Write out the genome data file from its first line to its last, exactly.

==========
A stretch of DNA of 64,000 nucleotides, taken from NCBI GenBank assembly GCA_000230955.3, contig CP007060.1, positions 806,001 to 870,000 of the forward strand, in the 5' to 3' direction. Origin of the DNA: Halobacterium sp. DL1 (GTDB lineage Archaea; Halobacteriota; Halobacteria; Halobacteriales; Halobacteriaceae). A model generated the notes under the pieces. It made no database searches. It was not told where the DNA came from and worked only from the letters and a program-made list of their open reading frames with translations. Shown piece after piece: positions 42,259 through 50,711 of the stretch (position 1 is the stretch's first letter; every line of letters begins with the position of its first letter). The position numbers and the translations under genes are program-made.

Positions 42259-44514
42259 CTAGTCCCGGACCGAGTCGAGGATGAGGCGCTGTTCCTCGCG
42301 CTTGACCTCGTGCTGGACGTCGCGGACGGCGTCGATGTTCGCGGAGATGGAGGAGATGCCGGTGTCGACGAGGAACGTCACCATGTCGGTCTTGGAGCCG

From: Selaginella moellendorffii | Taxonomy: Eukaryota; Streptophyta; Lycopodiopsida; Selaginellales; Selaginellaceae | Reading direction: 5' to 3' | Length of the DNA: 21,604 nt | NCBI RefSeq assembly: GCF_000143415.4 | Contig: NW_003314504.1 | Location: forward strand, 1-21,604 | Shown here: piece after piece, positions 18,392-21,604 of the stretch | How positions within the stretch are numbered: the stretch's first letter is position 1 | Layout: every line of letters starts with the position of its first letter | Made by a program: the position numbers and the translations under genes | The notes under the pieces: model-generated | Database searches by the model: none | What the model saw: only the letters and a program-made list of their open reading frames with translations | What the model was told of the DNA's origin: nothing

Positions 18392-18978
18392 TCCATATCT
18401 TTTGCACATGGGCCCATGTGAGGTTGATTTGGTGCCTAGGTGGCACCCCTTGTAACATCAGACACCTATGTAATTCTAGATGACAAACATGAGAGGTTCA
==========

A stretch of DNA of 64,000 nucleotides, taken from NCBI GenBank assembly GCA_000230955.3, contig CP007060.1, positions 806,001 to 870,000 of the forward strand, in the 5' to 3' direction. Origin of the DNA: Halobacterium sp. DL1 (GTDB lineage Archaea; Halobacteriota; Halobacteria; Halobacteriales; Halobacteriaceae). A model generated the notes under the pieces. It made no database searches. It was not told where the DNA came from and worked only from the letters and a program-made list of their open reading frames with translations. Shown piece after piece: positions 42,259 through 50,711 of the stretch (position 1 is the stretch's first letter; every line of letters begins with the position of its first letter). The position numbers and the translations under genes are program-made.

Positions 42259-44514
42259 CTAGTCCCGGACCGAGTCGAGGATGAGGCGCTGTTCCTCGCG
42301 CTTGACCTCGTGCTGGACGTCGCGGACGGCGTCGATGTTCGCGGAGATGGAGGAGATGCCGGTGTCGACGAGGAACGTCACCATGTCGGTCTTGGAGCCG

From: Selaginella moellendorffii | Taxonomy: Eukaryota; Streptophyta; Lycopodiopsida; Selaginellales; Selaginellaceae | Reading direction: 5' to 3' | Length of the DNA: 21,604 nt | NCBI RefSeq assembly: GCF_000143415.4 | Contig: NW_003314504.1 | Location: forward strand, 1-21,604 | Shown here: piece after piece, positions 18,392-21,604 of the stretch | How positions within the stretch are numbered: the stretch's first letter is position 1 | Layout: every line of letters starts with the position of its first letter | Made by a program: the position numbers and the translations under genes | The notes under the pieces: model-generated | Database searches by the model: none | What the model saw: only the letters and a program-made list of their open reading frames with translations | What the model was told of the DNA's origin: nothing

Positions 18392-18978
18392 TCCATATCT
18401 TTTGCACATGGGCCCATGTGAGGTTGATTTGGTGCCTAGGTGGCACCCCTTGTAACATCAGACACCTATGTAATTCTAGATGACAAACATGAGAGGTTCA